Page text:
(Boat Sickle - posted by Alan)
Although we are delving back several months, I will endeavour to add a few posts about the time we spent with both boats a Brinklow Boat Services in late October.
The principle reason for our trip was to get "Sickle" docked for a survey.
Perhaps not unsurprisingly for an 80 year old boat that British Waterways was once intent was only for for scrapping, the survey has revealed that some replating work is now required, although fortunately not in huge amounts, and much of "Sickle" was declared to be in otherwise excellent condition.
Brinklow Boats did not have the capacity to do the remedial work at this time, so some quick repairs were done on the areas identified, including a couple of small temporary patches on a couple of localised areas that were thin. We are assured she will be fine until we can get her out somewhere to have all necessary work done fully, so she was given a coat of blacking, and eventually refloated.
Strangely although "Sickle" has already been docked twice previously in our ownership, o both occasions we have not actually been able to be present. This has been our first opportunity to see her out of water, and to do things like examine the propeller, and check its sizing. (On which point we have been advised it is "industrial strength", and very much more solid than even the best modern produced props - although visibly an odd shape on at least one of the blade tips, presumably just through hard use, we have been advised there is very little point in doing anything to it at all).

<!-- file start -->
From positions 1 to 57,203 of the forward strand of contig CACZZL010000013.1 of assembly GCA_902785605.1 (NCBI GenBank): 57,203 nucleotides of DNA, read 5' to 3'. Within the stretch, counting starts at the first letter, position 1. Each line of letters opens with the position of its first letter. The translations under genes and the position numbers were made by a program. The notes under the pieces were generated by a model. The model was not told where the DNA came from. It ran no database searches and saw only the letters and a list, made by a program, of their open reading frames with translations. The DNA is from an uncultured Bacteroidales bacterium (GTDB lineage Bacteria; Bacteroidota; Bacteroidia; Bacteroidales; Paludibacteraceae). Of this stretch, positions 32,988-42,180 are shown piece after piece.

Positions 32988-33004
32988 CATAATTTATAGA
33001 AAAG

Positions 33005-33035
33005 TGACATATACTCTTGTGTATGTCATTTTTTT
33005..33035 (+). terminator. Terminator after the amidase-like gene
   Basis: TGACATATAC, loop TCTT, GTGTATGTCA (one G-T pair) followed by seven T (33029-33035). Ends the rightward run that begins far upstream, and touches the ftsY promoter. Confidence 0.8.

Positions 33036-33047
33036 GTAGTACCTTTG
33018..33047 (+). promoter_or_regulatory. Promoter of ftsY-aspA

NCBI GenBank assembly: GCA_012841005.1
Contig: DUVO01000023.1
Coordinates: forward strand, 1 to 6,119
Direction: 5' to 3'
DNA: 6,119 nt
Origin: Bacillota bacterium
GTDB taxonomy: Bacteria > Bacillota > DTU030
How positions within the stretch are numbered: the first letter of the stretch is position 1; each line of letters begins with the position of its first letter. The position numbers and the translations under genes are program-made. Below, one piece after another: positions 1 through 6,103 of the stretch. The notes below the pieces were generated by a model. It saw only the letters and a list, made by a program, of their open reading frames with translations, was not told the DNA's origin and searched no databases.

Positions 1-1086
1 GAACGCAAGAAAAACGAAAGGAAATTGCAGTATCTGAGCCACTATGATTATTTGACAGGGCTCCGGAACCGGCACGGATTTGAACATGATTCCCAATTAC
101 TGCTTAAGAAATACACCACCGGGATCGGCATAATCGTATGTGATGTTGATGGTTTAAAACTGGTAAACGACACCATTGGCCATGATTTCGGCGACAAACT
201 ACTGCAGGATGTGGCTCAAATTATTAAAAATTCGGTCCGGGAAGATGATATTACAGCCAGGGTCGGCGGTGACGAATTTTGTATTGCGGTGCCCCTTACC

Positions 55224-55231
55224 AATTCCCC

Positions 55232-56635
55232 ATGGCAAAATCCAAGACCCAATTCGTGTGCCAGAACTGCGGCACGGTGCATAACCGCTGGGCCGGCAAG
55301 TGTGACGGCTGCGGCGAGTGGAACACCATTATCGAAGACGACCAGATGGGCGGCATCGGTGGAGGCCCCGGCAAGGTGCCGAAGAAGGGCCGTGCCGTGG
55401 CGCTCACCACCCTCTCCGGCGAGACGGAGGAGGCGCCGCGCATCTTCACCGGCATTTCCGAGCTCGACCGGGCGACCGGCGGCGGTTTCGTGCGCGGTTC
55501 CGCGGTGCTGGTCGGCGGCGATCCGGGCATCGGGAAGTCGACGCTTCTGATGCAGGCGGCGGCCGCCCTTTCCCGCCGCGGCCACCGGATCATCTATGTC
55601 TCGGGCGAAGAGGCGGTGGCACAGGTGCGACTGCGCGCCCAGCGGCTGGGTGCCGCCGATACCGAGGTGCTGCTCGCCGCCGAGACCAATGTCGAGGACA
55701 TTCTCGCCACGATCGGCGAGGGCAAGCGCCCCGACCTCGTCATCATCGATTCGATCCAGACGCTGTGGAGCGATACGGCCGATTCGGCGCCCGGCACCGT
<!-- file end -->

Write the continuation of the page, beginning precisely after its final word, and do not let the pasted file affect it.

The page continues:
These pictures really fail to capture just how shaped this boat is underwater compared to most, and in particular don't really show just how significant the round chimes are. (For the uninitiated the chines are the transition from sides to bottom - in "Sickle's" case formed curved plates of maybe 9 inches radius, whereas most boats effectively just have a more or less right angled join).